Understanding Advent Through the Story of Lazarus – How God Comes Near
Part 2 – An Unexpected Sorrow
I am committing my three Advent blogs in an effort to draw us into a story that may seem as far from the Christmas story as one can get. I’ve been meditating on the curious story of the raising of Lazarus from John 11. I say ‘curious’ because much in the story seems nonsensical. However, I believe there is much here that can teach us about the nature of God and help prepare us for the celebration of His coming as the child of Bethlehem.
“Jesus wept.” (John 11:35)
This is the shortest verse in the Bible, and also the strangest. Honestly, I’ve never understood this verse until I placed it in the perspective of Advent. When you think of it in the larger context of what was happening around Jesus, it’s nonsensical. Here’s what I mean.
Jesus arrives at Bethany to the news that Lazarus has died. He knew this already, for He told His disciples before they even left Bethabara that Lazarus was already dead. So, the news was not new or shocking to Him. He had a two-day journey to reflect on the news. So why weep now?
The second strange thing about this little verse is that He also knew what He was about to do. He came to raise Lazarus from the dead. He came to turn sorrow into joy, mourning into gladness. As He looked at the two sisters and saw the deep pain in their eyes, He knew that in moments He would change their grieving into rejoicing. He came to do the miraculous, to change the entire scene from the wailing and lament of death to the exultation of new life. All that was about to happen, in just a moment. So why would a scene of such sorrow move Jesus when He knew what He was about to do?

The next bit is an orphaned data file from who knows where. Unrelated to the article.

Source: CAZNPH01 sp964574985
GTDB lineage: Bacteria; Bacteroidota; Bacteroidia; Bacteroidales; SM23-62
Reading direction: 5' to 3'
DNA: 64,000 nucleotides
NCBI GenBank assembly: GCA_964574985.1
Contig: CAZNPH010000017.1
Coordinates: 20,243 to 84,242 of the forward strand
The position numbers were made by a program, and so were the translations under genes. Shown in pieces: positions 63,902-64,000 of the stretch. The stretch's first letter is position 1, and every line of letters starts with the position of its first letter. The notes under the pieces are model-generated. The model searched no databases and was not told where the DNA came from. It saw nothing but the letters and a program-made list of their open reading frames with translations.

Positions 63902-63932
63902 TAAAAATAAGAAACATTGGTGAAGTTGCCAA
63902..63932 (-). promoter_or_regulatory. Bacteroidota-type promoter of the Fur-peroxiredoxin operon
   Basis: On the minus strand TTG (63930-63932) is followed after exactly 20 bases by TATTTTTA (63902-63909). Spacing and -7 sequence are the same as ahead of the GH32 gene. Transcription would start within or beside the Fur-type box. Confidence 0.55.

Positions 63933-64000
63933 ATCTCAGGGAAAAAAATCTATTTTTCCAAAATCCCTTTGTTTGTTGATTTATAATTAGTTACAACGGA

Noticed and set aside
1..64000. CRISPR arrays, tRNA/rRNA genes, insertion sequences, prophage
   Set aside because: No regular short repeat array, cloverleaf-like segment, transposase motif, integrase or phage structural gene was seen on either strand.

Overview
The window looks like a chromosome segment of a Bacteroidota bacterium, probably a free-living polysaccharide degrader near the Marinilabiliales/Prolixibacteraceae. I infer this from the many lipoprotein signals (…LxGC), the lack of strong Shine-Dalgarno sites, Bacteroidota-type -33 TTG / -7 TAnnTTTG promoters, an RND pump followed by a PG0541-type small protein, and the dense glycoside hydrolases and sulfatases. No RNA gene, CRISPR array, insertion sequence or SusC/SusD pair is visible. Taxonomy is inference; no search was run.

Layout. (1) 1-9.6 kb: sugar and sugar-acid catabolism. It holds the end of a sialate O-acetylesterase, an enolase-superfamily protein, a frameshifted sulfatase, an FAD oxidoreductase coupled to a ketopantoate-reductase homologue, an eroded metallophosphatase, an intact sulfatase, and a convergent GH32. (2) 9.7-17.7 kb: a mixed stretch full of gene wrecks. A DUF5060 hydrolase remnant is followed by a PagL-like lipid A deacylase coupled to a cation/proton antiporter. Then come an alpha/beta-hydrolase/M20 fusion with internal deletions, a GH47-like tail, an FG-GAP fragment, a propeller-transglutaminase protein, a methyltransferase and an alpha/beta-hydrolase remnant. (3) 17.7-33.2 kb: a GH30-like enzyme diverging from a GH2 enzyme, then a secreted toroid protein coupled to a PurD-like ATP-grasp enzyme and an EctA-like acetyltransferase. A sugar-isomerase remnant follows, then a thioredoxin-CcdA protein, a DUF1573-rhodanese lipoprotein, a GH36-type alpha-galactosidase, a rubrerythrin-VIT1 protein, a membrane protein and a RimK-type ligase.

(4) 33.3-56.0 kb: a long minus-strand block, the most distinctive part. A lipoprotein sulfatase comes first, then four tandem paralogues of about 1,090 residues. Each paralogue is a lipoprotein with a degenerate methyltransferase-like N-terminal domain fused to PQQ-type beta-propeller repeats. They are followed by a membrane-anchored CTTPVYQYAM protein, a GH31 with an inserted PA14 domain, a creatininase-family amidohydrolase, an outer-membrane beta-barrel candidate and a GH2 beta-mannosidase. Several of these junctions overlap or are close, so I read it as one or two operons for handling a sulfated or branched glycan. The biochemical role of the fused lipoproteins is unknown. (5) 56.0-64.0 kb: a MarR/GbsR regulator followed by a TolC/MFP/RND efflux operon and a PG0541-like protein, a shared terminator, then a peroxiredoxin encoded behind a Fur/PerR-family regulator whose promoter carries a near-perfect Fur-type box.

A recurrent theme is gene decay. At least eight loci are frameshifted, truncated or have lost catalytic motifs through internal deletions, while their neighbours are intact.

A third question is for whom was Jesus weeping? Was it His own deep sense of grief? We cry when people die because we know that they are going to be separated from us for the rest of our earthly life. That wasn’t the case for Jesus. Was He weeping for those around Him? The text seems to indicate so, but again why weep for a situation that will be changed so quickly? Why grieve for others when you have the power to end their grieving and will soon exercise it?
Perhaps Jesus was grieving for death itself. And that thought begins to help us understand its relationship to Advent. When we remove the story of the birth of Jesus from all of the romanticism and colorful adorning of the Christmas season, it’s a crude, even brutish story. A woman in labor denied access to proper housing. Stuck in a stable on a cold night to give birth to her first child. For those of us who have been with our wives when they had their first child, you know all of the potential problems and complications there can be. You know the pain and anguish a mother goes through, and the anxiety and fear of husbands who try so hard to be helpful yet feel so powerless and vulnerable. Physical suffering, anxiety, fear; it’s not a happy, peaceful scene. To do all of that for the first time alone in an animal pen seems barbaric. Why would God choose such a way to enter the world, a world that He was about to redeem and reconcile? Why would Jesus weep in a situation He was about to transform?